16. Death of Selene

16. Death of Selene

On our way back to my room, I held a plate of sandwich that Hades had just given me.

“I’m goddess of springtime,” I said to Hades, “while you’re god of the dead. How nice.”

“Why are you so sarcastic?”

“Cause’ I don’t think we’re supposed to get along.” What a lie.

“Why?”

I shook my head, thinking how to answer when there was a loud bang coming from in front of us. My room door was kicked open and Calliope stumbled out, looking horrified and desperate. I ran up to her while shouting “what’s wrong?”

I grabbed her arms and she slammed against me. “She’s gone…she’s gone.”

“Who’s gone?” I asked, confused.

“Selene.” Calliope’s eyes were shining with tears. “She was with me, and then—then she disappeared.” Then she pulled me with her into our room, where there was a slack of baby-blue cloths lying on the floor. “Please help me, Perse.”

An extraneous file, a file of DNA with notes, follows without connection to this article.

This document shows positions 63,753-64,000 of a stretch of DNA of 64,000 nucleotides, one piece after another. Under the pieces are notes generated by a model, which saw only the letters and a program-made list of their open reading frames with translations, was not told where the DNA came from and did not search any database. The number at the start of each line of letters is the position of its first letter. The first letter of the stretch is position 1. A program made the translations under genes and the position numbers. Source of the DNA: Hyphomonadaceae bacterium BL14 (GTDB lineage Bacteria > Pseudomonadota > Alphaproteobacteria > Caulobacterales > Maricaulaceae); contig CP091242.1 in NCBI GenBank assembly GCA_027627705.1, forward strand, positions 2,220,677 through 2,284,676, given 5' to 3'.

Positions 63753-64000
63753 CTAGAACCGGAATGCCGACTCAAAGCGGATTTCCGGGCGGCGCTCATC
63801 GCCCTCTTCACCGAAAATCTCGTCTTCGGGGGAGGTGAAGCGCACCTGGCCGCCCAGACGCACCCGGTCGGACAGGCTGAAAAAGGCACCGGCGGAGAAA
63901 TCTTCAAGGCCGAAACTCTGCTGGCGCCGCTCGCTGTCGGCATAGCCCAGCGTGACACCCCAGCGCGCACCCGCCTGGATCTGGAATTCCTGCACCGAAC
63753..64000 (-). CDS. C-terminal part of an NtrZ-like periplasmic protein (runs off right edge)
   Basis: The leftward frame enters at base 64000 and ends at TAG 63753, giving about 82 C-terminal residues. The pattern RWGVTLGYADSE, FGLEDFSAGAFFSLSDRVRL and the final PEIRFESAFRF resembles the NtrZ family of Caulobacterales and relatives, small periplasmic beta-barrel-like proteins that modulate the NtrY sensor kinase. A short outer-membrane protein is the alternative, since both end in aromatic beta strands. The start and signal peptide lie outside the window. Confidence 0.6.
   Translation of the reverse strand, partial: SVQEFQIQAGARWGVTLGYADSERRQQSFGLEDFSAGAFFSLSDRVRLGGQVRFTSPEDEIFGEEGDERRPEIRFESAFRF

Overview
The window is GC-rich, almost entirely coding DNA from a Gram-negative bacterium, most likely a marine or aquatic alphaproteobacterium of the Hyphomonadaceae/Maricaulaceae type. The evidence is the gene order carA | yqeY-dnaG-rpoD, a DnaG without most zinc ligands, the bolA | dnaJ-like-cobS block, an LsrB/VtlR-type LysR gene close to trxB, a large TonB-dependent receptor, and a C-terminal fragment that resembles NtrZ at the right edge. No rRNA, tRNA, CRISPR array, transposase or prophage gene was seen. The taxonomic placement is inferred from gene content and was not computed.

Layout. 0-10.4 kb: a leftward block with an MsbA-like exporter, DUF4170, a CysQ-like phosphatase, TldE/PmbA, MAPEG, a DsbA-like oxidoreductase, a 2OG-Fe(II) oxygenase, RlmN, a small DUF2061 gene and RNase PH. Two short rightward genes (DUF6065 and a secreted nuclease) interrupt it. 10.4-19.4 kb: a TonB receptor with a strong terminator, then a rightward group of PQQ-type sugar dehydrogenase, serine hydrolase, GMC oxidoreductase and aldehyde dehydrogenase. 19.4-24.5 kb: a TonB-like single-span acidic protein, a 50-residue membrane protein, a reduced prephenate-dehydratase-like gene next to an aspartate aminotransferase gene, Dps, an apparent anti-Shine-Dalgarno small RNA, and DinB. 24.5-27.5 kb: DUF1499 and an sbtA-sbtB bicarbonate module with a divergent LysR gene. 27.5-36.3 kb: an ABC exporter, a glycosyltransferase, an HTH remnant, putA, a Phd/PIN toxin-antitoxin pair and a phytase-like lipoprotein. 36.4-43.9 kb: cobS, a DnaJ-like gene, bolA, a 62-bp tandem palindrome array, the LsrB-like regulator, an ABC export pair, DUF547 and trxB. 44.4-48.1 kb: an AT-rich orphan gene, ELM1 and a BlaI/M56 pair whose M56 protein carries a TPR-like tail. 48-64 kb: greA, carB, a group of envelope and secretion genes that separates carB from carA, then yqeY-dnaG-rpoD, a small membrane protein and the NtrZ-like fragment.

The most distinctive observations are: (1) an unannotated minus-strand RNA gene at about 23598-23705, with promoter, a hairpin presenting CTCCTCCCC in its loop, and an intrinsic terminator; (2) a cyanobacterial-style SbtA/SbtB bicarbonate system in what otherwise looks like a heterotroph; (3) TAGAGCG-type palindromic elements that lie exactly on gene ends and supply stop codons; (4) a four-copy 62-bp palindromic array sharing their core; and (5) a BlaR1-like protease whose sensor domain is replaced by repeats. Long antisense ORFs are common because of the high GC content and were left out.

I was going to ask “gone where?” when Hades appeared beside us. “You can’t help with anything if she’s faded from this world,” he said.

“What?” I stared at him. Calliope raised her head to look at him in astonishment.

“She’s meant to die,” he continued calmly. “Haven’t you noticed? She was getting thinner and thinner everyday. How could her tiny body withstand her weight?” He looked at me and a series of images flashed across my mind: Selene sitting on the floor, barely smiling at Calliope’s jokes, holding a mug with shaking hands; her eyes and eyelids were bloodshot, and her skin clung to her cheekbone; she looked more like a skeleton with every passing second.

I cringed from those images. Was this just before she…died? I wondered.

“How can you say that?” Calliope cried. “You don’t even KNOW!”

Hades glanced at her with great woe. “Trust me, I know all about it.” A pause. “I wonder who should succeed her place…?”

Then the hallway was filled with silver light. We all looked toward the entrance, from where a figure walked. She was holding a bow that seemed to glow with its own radiance, and when she had come near enough, I could finally see who she was—Artemis, the twin sister of Apollo.

“I, Artemis,” she spoke, the sound ringing across the hall and so loud that many people opened their doors to see what was going on, “am goddess of the hunt, the wild, the maidenhood, and the successor of Selene, goddess of moon.”

(featured image: Untitled, by 张勃云Boyun Zhang)

via Cringe

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